Mary Beth underwent several additional procedures, such as nerve blocks and mesh removal, but these procedures did not eliminate the pain. The pain that she experienced eventually caused her to resign her position as a teacher so she could focus on her health. At the time of trial in January, 2016, Mary Beth was considering additional surgery, which she described as ‘‘major.''

         The plaintiffs served their original complaint on November 15, 2011. The plaintiffs filed the operative, third amended complaint on December 4, 2015, alleging the following claims against the defendants: (1) lack of informed consent; (2) innocent misrepresentation; (3) negligent misrepresentation; (4) intentional misrepresentation; and (5) loss of consortium.

         The plaintiffs' case was tried to a jury in January, 2016. On January 19, 2016, the court directed a verdict in favor of the defendants on the plaintiffs' innocent misrepresentation claim. On January 20, 2016, the jury returned a verdict for the defendants on the remaining counts, and the court entered judgment on July 13, 2016. The plaintiffs' motion to reargue was denied and this appeal followed. Additional facts and procedural history will be set forth as necessary.

         I

         The plaintiffs' first claim is that the court abused its discretion by allowing the defendants to refer to parties that had been removed from the case. The plaintiffs argue that reference to the former defendants was ‘‘extremely prejudicial and served solely to seek to improperly inform the jury [that the] [p]laintiff[s] received money from a former defendant.'' In response, the defendants argue that the plaintiffs opened the door to the admission of this evidence and, alternatively, that any error was harmless.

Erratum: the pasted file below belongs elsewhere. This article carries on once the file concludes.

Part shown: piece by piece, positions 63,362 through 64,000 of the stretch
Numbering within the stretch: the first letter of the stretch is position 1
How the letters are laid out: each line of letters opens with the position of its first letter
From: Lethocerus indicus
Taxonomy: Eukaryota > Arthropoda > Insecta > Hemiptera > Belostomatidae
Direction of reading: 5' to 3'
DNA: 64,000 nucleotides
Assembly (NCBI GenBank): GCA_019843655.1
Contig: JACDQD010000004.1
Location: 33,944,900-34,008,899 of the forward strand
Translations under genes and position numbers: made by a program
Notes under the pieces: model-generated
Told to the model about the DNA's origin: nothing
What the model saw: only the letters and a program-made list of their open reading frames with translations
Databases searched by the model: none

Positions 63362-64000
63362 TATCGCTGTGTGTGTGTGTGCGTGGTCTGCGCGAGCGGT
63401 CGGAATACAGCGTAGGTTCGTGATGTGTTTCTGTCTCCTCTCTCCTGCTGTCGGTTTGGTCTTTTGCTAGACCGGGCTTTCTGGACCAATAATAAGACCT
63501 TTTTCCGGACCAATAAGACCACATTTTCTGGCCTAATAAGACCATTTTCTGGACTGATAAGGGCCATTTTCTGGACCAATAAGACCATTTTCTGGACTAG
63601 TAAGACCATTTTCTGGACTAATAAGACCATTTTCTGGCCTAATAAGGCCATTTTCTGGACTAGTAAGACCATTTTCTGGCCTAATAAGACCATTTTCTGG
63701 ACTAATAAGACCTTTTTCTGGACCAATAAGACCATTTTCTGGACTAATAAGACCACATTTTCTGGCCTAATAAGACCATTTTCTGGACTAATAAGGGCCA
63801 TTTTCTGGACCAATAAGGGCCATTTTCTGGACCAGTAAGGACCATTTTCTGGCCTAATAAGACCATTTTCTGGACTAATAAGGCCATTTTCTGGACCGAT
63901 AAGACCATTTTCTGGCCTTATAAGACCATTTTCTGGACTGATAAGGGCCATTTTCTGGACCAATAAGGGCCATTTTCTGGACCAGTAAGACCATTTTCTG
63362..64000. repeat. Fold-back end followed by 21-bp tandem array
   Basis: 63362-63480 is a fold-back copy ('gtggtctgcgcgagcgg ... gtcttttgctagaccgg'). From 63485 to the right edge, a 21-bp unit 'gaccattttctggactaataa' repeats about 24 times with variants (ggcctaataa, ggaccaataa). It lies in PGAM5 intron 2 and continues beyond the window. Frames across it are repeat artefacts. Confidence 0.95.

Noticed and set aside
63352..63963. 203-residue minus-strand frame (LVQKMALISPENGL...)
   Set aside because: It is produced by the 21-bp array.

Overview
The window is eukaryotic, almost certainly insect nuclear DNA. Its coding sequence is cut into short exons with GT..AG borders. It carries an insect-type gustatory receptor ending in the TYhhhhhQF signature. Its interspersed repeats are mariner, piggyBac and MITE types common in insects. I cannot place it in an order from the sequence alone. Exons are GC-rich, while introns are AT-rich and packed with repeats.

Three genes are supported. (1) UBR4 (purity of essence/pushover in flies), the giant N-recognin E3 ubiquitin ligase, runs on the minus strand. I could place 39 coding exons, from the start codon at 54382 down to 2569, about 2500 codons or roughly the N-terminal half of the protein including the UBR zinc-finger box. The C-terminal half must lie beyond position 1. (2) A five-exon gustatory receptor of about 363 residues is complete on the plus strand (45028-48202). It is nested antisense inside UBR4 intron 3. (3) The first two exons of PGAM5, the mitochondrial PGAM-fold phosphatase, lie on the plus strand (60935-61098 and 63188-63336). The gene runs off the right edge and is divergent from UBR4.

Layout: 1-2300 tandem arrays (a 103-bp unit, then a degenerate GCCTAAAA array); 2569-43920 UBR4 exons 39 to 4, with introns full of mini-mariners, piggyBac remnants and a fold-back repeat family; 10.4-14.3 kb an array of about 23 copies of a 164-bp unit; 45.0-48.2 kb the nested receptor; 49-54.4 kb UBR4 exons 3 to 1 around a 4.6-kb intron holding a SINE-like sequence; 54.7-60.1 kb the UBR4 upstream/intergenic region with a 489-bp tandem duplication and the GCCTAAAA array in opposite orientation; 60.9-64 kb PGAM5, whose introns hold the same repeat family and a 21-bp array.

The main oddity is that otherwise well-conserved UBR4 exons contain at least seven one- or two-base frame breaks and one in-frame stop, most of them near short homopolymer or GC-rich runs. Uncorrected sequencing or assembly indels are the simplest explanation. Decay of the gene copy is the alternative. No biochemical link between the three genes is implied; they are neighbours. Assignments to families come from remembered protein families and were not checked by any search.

The following additional facts and procedural history are relevant to the resolution of this claim. The plaintiffs commenced this action against several entities, in addition to Hines and Urogynecology, alleging products liability claims and violations of the Connecticut Unfair Trade Practices Act. See footnote 2 of this opinion. Before trial commenced, the plaintiffs withdrew their claims against all defendants except Hines and Urogynecology. Prior to the start of evidence, the plaintiffs filed a motion in limine in which they sought to exclude from evidence any testimony regarding the resolution of the claims against the former defendants. The court granted the motion and, prior to the start of evidence, instructed the jury not to consider the absence of the former defendants.[5] During the direct examination of Mary Beth, the following exchange occurred:

‘‘[The Plaintiffs' Counsel]: [Mary Beth], do you have an agreement with my firm for the attorney's fees in this case?
‘‘[The Witness]: Yes, we do.
‘‘[The Plaintiffs' Counsel]: What is that agreement?
‘‘[The Witness]: To pay you a third of any fees that occurred in the case.
‘‘[The Plaintiffs' Counsel]: One third of any recovery?
‘‘[The Witness]: Yes. One third of any recovery that we receive.''

         Subsequently, on cross-examination, the following exchange occurred:

‘‘[The Defendants' Counsel]: You're paying your attorneys one third of any recovery you receive ...